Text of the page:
20 Seed capital: capital required for the purpose of financing projects upstream of product or service marketing. Seed capital is often essential for hi-tech projects in order to allow businesses to study, research and develop prototypes of the products that later come to constitute heir core business. Start-up capital: financing provided to companies for product development and initial marketing. Companies may be in the process of being set up or may already exist, but have not sold their product or service commercially and are not yet generating a profit. Venture capital: assets temporarily invested as stock by specialised firms expecting return on investment that is both fast and very substantial, i.e. commensurate with the level of risk. Such specialised investors play a role during both start-up and development.

21 4. Priorities for equity and loan providers
Equity providers Eligibility Criteria Family, Friends and Fools Personal relationship based on trust Business angels or informal investors and Spin-off corporate venturing Meeting or matching of individual entrepreneurs with business angels Atmosphere of trust between individuals Credible business plan in the eyes of the Business Angel Good management Fiscal incentives Market knowledge of the entrepreneur Availability of exit route Return on investment (capital gain) Banks Availability of guarantees Perceived ability to repay the loan Company track record Rating

22 Repayable short-term loans
Innovative nature of business projects Business plan quality Management team Venture capital and Financial corporate venturing Business plan credibility Business plan with patent technology Track record (over previous years) Ability to grow fast and deliver quick ROI Management team quality Public funding New jobs Investment in productive tools Guarantees Stamina as well as technical and financial skills/abilities

23 Loans on trust Business plan credibility Readiness to cooperate with a tutor Seed capital funds Business plan quality Perception of the innovative nature of the project Intellectual property High growth potential Government tax policies Corporate venturing Innovative nature of the project in relation to the company’s core business Industry-specific usefulness of the project, in particular from a technological standpoint Good management Tax incentives

24 Institutional investors
Business plan Proprietary technology (IP) High growth Good management Tax incentives from government Proof of concept Innovativeness Entrepreneurial spirit Team IPR – Valorisation of research results

25 New capital markets Viability and consolidation At least three years in existence Positive results at least once within twelve months prior to application More than €1.5 million in shareholder’s equity Ability to publish quarterly results Public recommendation by analyst Positive media attention Government tax policies Capable and experienced management team Prominent Board Experienced team of financial, legal and underwriter advisers New business concept Large market share Record of high growth or high growth potential

26 Examples of new trends

27 Proof of concept AIM: helping innovative enterprises to develop their products or services until their introduction to the market. Average of amount provided: 40 to € Mixture of grants and equity

28 Pre-commercial support to university
To prove “market potential” for research idea/invention Delivery format Up to £200k per award (max 2 years) University team includes academics and commercialisation practitioners University owns IP generated Only pre-commercial activity permitted £28m spent to date Programme performance to date 85 projects completed 400 jobs created to date 17 companies formed 22 licensing deals £22m investment into companies Funded in part with ERDF support from the EU Source: Scottish Enterprise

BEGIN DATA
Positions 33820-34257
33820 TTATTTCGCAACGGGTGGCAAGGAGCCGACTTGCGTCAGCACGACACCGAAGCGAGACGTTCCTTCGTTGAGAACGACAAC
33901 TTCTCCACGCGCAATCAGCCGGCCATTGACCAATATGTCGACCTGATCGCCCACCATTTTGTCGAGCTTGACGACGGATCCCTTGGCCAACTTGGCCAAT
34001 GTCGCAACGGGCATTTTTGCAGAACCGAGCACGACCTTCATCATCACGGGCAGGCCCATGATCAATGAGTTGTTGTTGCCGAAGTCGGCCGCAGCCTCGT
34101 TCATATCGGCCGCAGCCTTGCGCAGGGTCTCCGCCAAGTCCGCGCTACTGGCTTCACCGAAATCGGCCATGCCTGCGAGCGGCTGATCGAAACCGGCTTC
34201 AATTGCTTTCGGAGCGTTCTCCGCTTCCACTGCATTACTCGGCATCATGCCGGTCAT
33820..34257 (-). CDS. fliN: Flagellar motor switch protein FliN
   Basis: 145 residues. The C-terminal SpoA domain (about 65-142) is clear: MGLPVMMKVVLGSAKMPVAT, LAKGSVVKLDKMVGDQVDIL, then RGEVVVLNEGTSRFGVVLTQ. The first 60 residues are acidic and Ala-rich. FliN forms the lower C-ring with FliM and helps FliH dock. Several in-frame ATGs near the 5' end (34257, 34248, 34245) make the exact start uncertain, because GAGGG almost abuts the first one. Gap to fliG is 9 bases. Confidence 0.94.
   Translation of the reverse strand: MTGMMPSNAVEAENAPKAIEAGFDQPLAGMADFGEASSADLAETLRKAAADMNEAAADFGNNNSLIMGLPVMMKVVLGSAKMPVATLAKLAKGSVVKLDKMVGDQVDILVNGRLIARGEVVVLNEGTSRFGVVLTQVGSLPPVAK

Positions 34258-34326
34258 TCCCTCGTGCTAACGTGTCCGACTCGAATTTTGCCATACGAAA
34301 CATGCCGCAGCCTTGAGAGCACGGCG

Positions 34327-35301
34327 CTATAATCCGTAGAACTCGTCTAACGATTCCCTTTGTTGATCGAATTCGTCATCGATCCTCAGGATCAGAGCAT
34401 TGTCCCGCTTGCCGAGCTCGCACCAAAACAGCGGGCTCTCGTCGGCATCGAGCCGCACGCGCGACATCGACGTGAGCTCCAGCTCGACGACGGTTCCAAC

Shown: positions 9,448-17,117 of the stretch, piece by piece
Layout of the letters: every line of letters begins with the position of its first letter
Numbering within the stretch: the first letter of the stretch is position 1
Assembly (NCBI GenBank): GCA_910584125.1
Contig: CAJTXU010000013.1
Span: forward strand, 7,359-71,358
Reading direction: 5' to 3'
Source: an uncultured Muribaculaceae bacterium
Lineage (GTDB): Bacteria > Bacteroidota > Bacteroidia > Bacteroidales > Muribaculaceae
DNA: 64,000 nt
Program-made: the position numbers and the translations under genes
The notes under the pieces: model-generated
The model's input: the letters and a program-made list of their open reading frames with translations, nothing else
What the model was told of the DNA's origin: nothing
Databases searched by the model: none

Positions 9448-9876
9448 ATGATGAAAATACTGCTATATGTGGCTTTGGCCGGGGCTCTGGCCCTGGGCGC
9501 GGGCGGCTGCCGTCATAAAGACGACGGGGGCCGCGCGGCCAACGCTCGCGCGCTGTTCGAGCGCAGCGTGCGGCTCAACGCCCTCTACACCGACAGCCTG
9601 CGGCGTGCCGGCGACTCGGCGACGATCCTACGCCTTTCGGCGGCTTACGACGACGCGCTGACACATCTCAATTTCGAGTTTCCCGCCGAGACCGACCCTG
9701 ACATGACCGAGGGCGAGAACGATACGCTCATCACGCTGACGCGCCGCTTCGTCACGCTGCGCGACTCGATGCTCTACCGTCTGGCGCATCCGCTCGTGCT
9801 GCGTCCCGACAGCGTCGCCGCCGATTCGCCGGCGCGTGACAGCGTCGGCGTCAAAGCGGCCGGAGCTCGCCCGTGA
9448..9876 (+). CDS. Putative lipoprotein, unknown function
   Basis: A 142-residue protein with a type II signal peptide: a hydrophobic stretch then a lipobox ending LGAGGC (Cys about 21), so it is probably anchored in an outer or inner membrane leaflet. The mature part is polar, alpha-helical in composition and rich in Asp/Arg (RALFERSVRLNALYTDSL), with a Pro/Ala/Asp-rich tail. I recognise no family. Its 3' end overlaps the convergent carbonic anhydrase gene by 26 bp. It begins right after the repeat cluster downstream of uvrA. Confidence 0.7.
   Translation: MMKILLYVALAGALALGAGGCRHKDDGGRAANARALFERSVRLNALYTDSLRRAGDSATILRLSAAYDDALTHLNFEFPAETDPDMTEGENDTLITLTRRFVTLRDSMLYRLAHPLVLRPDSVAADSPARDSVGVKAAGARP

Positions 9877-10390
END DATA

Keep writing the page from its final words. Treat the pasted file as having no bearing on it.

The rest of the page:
29 Mezzanine AIM: to improve the balance sheet of an enterprise by a combination of subordinated loans or participating loans and equity. The loans might be either reimbursed or transformed in shares at a given moment. Average size of deals: at regional level: to € in Wales (UK) up to € in Berlin (D) at private equity level: 20 to € N° of deals in Europe: ± 100/year

30 University spin out/off funds
AIM: to support universities staff & students to start their own businesses. Good tool to support the commercialisation of research results. Size of funds: in Belgium between 5 and 15 mio €.

31 All money is not the same
Start-ups are funded from different sources Ex.1: SuperSonic Imagine (F) creation date: 2005 n° of staff members: 15 founder investment: € 1st Round: VC (Auriga Partners) = € Sponsorship from: - National awards = € - Regional grants = € 2nd Round: 4 investors = € - Crédit agricole Private Equity - Auriga Partners - NB6I Ventures - BioAm

32 Ex.2:
Creation: 2004 Turnover: 1 mio € 1st Round: Founder + BAs € 2ndRound: Grants from Regional Innovation Agency € 3rd Round: Loan on trust € 4th Round: Loan on trust € 5th Round: V.C. (Galileo Partners) € (March 2006)

33 Non-financial tools Investment readiness schemes
Aim: improve the quality of Business plan and business presentation in order to attract the attention of potential investors (B.A. – V.C. – …) Content: - business plan review - knowledge of funding sources - understanding timing and amounts to be expected - needs & expectations of the various potential investors - how to submit a business proposal. BA academy Aim: helping potential B.A. to become active angels Content: - enterprise evaluation - taxation - exit route

34 Research to Revenue - Pipeline
Investment/co-investment Success in marketplace National High Growth Start Up Unit Enterprise Fellowship Proof of concept Commercial Pre-commercial Idea/Invention based on research output Source: Scottish Enterprise

35 Christian SAUBLENS EBAN
For more information Christian SAUBLENS EBAN Avenue des Arts 12 Bte BRUSSELS – BELGIUM -